Title Recommendations based on Rhett Butler
An aspiring dancer moves to New York City and becomes caught up in a whirlwind of flighty fair-weather friends, diminishing fortunes and career setbacks.
In one of Paris' finest restaurants, Remy, a determined young rat, dreams of becoming a renowned French chef. Torn between his family's wishes and his true calling. Remy and his pal Linguini set in motion a hilarious chain of events that turns the City of Lights upside down.
Veronica Mars is a high school detective with more moxie than Philip Marlowe. Behind the saucy storylines and hard-boiled atmosphere, Veronica Mars is essentially a coming-of-age story that is complex, smart, and not without plenty of humor.
Don Draper is the creative director at Madison Avenue advertising agency Sterling Cooper. As a man who created his own entirely new identity that he successfully sells to the world every day, Don is a natural. But his whole carefully constructed life could come crumbling down if his secret is discovered. Don't be fooled by Mad Men's gorgeous characters and sets; the show is easier on the eyes than it is on the soul.
Lester Burnham, a depressed suburban father in a mid-life crisis, decides to turn his hectic life around after developing an infatuation with his daughter's attractive friend.
Jeffrey "The Dude" Lebowski, a Los Angeles slacker who only wants to bowl and drink white Russians, is mistaken for another Jeffrey Lebowski, a wheelchair-bound millionaire, and finds himself dragged into a strange series of events involving nihilists, adult film producers, ferrets, errant toes, and large sums of money.
Things Fall Apart tells two intertwining stories, both centering on Okonkwo, a "strong man" of an Igbo village. The first, a powerful fable of the immemorial conflict between the individual and society, traces Okonkwo's fall from grace with the tribal world. The second, as modern as the first is ancient, concerns the clash of cultures and the destruction of Okonkwo's world with the arrival of aggressive European missionaries. These perfectly harmonized twin dramas are informed by an awareness capable of encompassing at once the life of nature, human history, and the mysterious compulsions of the soul.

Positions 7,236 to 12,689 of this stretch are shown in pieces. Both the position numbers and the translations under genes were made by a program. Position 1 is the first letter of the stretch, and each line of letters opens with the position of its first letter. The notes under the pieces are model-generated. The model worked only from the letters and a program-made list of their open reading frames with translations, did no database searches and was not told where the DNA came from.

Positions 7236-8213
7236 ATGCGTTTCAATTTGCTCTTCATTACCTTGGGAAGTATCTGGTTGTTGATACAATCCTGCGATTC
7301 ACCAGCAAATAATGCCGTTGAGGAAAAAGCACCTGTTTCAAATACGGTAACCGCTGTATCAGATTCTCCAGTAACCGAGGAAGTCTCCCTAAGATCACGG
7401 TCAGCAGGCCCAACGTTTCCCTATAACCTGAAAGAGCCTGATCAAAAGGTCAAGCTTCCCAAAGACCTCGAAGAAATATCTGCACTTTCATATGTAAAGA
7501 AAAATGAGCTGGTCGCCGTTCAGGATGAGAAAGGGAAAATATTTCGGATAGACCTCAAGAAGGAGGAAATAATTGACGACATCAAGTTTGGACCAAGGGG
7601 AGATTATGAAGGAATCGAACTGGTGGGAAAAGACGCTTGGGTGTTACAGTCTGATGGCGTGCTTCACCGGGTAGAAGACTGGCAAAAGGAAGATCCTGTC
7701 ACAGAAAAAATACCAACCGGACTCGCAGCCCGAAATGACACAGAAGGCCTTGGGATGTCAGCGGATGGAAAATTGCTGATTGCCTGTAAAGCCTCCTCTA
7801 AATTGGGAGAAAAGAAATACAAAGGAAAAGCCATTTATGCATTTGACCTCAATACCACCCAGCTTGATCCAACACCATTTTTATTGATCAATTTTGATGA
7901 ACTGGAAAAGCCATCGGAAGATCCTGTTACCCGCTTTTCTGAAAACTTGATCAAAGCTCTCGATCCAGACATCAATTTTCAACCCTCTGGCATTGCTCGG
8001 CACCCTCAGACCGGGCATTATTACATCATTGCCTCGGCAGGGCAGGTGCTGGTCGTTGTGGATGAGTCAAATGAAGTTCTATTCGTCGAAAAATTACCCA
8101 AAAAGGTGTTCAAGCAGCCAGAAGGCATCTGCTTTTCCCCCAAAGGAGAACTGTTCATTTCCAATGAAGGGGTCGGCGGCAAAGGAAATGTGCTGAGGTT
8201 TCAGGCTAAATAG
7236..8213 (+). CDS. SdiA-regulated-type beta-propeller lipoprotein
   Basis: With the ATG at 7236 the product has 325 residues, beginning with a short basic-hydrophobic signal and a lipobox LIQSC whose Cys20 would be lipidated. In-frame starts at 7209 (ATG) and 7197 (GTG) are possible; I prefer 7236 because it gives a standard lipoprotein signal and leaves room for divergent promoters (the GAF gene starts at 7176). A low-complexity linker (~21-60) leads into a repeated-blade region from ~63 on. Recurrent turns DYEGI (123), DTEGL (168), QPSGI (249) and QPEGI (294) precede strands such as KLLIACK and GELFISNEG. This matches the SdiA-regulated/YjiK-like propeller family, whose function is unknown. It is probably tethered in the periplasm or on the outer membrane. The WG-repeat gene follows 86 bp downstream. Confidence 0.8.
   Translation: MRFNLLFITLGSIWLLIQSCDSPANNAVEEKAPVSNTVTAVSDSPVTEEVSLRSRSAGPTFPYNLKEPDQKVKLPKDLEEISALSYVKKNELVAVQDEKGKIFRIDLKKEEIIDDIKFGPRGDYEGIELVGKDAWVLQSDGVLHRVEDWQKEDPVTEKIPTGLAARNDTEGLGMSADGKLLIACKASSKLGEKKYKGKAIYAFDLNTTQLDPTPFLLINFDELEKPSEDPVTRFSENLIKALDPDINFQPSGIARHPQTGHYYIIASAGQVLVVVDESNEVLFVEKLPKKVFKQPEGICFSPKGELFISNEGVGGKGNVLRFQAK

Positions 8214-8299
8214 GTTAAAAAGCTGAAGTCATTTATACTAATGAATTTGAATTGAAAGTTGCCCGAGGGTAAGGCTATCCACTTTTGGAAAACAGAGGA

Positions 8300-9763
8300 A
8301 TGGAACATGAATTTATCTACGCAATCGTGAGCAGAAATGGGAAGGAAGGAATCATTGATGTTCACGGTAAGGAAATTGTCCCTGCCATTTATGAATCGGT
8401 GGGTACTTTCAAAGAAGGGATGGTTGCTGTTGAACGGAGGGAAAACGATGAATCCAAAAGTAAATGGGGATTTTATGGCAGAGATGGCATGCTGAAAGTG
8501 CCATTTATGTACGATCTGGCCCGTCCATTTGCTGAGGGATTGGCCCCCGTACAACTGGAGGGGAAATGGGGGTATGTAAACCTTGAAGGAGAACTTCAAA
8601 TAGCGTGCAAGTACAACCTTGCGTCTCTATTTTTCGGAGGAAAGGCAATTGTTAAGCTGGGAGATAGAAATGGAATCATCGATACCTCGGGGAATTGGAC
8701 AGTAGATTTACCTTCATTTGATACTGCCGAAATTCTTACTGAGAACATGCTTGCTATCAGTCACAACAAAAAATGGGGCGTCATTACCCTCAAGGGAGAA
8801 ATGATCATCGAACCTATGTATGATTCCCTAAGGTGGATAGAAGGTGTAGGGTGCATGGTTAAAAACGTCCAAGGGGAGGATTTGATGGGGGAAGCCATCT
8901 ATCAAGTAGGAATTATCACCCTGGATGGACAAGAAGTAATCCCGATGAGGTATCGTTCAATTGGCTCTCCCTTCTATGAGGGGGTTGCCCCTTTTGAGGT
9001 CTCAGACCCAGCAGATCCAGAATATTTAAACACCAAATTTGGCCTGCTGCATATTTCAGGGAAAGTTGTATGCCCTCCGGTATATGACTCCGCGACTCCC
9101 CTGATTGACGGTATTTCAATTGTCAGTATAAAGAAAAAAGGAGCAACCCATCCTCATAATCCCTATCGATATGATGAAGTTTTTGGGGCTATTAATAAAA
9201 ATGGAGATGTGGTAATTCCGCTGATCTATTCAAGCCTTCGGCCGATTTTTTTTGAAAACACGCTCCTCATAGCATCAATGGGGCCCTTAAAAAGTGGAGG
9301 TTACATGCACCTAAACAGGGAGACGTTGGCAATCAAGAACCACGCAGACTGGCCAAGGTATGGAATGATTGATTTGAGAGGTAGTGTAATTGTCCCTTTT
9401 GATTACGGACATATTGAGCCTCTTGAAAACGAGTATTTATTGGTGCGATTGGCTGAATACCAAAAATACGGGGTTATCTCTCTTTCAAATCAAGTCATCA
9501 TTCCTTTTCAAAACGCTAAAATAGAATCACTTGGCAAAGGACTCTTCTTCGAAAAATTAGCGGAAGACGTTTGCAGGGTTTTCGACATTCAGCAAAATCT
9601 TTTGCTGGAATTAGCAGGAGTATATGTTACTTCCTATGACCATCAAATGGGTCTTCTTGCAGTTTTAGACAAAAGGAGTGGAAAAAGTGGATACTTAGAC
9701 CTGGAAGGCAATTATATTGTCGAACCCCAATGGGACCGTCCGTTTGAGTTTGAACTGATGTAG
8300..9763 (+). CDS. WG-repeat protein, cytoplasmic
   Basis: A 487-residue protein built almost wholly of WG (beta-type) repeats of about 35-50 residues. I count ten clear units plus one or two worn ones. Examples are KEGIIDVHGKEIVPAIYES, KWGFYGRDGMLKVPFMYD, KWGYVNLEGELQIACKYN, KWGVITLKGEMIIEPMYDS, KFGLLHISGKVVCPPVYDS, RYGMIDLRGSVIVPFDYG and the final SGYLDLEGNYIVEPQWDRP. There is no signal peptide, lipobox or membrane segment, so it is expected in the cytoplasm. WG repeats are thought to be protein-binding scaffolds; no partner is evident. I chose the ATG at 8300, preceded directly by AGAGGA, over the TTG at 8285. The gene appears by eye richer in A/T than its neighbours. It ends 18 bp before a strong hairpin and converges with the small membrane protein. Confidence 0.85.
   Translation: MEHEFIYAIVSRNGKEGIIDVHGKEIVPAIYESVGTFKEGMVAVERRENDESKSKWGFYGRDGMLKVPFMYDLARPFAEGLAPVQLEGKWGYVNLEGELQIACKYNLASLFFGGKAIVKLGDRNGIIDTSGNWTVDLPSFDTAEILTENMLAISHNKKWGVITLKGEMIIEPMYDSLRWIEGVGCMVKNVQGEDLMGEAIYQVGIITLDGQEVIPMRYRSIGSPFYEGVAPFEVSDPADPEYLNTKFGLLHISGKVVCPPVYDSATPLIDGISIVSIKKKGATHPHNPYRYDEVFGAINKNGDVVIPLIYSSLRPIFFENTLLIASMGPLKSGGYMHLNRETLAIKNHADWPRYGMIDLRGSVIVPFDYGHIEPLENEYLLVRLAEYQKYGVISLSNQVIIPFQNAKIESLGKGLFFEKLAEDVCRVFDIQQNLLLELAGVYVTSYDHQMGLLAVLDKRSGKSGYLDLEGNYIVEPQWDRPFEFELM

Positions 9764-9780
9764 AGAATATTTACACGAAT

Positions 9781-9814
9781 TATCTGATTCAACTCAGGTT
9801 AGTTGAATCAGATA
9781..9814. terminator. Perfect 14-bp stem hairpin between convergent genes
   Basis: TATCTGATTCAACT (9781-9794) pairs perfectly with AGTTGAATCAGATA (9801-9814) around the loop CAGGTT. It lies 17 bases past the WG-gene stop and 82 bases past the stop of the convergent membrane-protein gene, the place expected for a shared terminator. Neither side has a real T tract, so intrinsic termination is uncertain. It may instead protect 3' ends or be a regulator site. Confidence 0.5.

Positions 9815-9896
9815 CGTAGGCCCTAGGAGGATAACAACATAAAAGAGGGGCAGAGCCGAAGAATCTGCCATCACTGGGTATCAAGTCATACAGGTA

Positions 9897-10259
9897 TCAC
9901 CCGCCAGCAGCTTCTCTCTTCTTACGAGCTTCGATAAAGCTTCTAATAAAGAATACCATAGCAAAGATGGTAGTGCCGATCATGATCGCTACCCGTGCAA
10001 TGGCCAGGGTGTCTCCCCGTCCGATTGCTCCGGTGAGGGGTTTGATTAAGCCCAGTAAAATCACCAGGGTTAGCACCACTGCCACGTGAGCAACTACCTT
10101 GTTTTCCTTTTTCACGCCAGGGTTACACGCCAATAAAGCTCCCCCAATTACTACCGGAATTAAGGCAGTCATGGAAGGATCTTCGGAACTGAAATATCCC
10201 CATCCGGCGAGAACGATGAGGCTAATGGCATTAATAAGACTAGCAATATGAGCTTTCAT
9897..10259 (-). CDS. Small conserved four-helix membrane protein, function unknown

Metal Gear revolves around a special forces operative codenamed Solid Snake who goes into a solo infiltration mission into the fortified state of Outer Heaven to destroy Metal Gear, a bipedal walking tank capable of launching nuclear missiles from anywhere in the world. The player must navigate the main character, a military operative codenamed Solid Snake, through various locations, while avoiding visual contact and direct confrontation with patrolling guards. If the player is seen, the game enters the "Alert Mode." In this situation, Snake must escape from enemy's sight in order to resume infiltration. The player starts the game unarmed, but eventually acquires firearms such as a Beretta 92F and an M79 grenade launcher, as well as explosives such as remote control missiles and landmines. Weapons can not only be used to kill enemies, but also to clear obstacles such as hollow walls and electrified floors. Snake can also use his fists to punch and defeat patrolling enemies. Occasionally, if the player defeats a guard with punches without alerting anyone, the defeated guard will yield a single unit of rations or an ammo box that can be picked up. In addition to enemy guards, the player will also be confronted by mercenaries who will challenge the player to combat, serving as the boss characters.